Sorry, not sorry: McDonald’s Mountbatten comments mark a change of tone

Though the Sinn Féin leader has not broken from party theology, a shift is perceptible

Mary Lou McDonald’s weekend comments on being “sorry” about the death of Lord Mountbatten were not quite the full-throated apology for IRA actions that many headlines, especially in the British press, would suggest. But they did represent a new tone from the Sinn Féin leader.

When asked on Times Radio if she would apologise to Prince Charles for the death of his uncle along with two boys and a woman when his boat was blown up off Co Sligo in 1979, McDonald said: “The army and armed forces associated with Prince Charles carried out many, many violent actions on our island. I can say of course I am sorry that happened. Of course, that is heartbreaking.”

You can read this either way. Sorry for the killing of Mountbatten, or sorry the whole conflict happened. The ambiguity is hardly unintentional.

Sinn Féin has never disavowed the IRA or its actions and is unlikely to start now

Asked on Monday if McDonald was apologising, Sinn Féin TD Eoin Ó Broin said it was “an admission of regret and an acknowledgement of the suffering for the family involved”.

Pressed as to whether McDonald intended to go further than Sinn Féin has previously on the subject, Ó Broin replied, “I don’t know”.

McDonald is a canny enough media operator to have foreseen headlines about the “apology”. That – and the fact she chose the weekend of Prince Philip’s funeral to make the statement – suggests a deliberate attempt to move the dial.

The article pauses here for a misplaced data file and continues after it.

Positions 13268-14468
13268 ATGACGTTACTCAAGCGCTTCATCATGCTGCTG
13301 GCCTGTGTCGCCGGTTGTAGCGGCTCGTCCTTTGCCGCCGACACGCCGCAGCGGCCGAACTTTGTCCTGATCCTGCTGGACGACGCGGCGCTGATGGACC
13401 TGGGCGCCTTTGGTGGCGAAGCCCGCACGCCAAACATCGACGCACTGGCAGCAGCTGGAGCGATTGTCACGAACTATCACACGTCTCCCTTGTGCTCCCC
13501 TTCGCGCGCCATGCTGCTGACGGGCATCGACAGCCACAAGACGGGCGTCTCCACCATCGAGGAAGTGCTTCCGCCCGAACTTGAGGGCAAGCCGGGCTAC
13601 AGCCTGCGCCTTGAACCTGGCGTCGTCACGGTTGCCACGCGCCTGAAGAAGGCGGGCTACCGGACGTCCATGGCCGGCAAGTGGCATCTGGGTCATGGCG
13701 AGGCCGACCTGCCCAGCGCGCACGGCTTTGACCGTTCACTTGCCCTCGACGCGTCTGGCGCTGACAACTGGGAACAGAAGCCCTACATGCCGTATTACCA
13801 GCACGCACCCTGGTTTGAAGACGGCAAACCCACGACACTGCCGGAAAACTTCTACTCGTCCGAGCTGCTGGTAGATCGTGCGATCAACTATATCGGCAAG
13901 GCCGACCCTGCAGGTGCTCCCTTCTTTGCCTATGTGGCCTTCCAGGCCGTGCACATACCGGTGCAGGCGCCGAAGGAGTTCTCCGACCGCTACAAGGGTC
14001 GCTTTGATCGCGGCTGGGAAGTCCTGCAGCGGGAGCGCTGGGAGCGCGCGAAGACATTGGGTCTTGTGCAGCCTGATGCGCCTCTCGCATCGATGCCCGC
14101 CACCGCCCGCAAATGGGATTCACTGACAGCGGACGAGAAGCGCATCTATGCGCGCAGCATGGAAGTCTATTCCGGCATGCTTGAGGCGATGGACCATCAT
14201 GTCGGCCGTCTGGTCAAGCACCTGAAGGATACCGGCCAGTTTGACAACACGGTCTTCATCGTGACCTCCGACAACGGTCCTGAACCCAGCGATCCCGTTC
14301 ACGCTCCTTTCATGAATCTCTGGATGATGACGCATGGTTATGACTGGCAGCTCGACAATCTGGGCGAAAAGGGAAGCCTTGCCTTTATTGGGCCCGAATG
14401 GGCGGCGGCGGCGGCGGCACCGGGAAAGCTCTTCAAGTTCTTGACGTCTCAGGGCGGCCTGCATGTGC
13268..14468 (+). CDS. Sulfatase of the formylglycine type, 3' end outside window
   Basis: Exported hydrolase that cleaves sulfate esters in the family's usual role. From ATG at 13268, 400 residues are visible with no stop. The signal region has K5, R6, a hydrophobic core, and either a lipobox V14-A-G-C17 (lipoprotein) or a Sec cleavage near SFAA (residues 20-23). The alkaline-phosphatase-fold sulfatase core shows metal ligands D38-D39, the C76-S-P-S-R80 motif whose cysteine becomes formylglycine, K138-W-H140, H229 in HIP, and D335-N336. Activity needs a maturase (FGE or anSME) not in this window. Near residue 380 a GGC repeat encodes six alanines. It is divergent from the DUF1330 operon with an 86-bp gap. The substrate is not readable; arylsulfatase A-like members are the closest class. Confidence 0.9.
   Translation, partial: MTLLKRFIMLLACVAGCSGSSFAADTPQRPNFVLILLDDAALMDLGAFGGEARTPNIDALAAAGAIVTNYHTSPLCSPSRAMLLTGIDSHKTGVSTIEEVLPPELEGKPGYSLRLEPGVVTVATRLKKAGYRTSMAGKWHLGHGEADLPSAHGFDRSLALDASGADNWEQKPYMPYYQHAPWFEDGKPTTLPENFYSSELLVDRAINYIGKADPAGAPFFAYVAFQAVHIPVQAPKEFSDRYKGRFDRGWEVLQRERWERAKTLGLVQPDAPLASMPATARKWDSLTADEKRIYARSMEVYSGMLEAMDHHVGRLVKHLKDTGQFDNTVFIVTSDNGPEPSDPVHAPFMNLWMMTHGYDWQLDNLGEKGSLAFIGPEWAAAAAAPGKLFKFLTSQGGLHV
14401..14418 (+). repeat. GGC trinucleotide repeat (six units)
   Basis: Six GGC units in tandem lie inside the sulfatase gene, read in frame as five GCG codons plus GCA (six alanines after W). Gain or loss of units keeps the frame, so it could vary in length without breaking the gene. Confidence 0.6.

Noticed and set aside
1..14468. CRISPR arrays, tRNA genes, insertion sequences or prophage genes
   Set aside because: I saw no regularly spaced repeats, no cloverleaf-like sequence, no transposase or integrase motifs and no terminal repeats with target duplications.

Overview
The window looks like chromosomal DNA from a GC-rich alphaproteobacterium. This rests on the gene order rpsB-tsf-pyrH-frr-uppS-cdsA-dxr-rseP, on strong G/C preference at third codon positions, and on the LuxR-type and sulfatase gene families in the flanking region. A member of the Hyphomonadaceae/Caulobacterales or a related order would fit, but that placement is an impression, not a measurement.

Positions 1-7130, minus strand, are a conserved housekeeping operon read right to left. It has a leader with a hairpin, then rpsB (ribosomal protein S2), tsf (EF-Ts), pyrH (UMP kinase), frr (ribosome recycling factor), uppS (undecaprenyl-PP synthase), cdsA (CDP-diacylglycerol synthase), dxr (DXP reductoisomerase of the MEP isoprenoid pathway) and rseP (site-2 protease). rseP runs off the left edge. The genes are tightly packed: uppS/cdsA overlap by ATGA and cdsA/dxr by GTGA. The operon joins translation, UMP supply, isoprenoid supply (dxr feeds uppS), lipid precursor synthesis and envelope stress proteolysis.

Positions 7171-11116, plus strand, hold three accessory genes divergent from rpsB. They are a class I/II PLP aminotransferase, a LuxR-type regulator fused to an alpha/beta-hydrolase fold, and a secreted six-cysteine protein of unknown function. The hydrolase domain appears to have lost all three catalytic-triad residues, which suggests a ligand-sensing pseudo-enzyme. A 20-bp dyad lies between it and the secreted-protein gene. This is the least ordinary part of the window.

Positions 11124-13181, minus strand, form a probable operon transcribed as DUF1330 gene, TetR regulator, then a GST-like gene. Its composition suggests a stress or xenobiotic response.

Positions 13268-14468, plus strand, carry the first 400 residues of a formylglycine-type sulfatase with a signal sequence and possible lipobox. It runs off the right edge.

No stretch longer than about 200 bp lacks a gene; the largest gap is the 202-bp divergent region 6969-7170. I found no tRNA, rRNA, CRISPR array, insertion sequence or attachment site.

Regret and sorrow

While expressing regret and sorrow for the suffering caused by the conflict in general, Sinn Féin has never disavowed the IRA or its actions and is unlikely to start now. This is part tactical, part theology. Once you start to address individual incidents, where do you stop?

But on a deeper level, it remains a fundamental tenet of republican thinking that the IRA campaign – while admitting individual mistakes and expressing regret for all deaths in the conflict – was morally and politically justified. That belief is ingrained in the party’s DNA.

This is not the sort of thing that Sinn Féin does on the spur of the moment

So McDonald is unlikely to rewrite that theology. But she does appear – and some party sources agree – to be trying to alter the tone, at least a bit.

Her comments on Mountbatten followed a tweet expressing sympathy with Queen Elizabeth on the death of her husband. Since McDonald does not expect the queen to be closely following her Twitter account, it is fair to assume the intended audience included those referenced in the second part of the post – “those of a British identity on our island, for whom his death will be felt as a great loss”.

It is unlikely, too, that she just dashed off a tweet when she heard the news. This is not the sort of thing that Sinn Féin does on the spur of the moment.

Against the background of a divided Northern Executive and increasing loyalist alienation, McDonald seems to be making conciliatory noises. It is an interesting departure.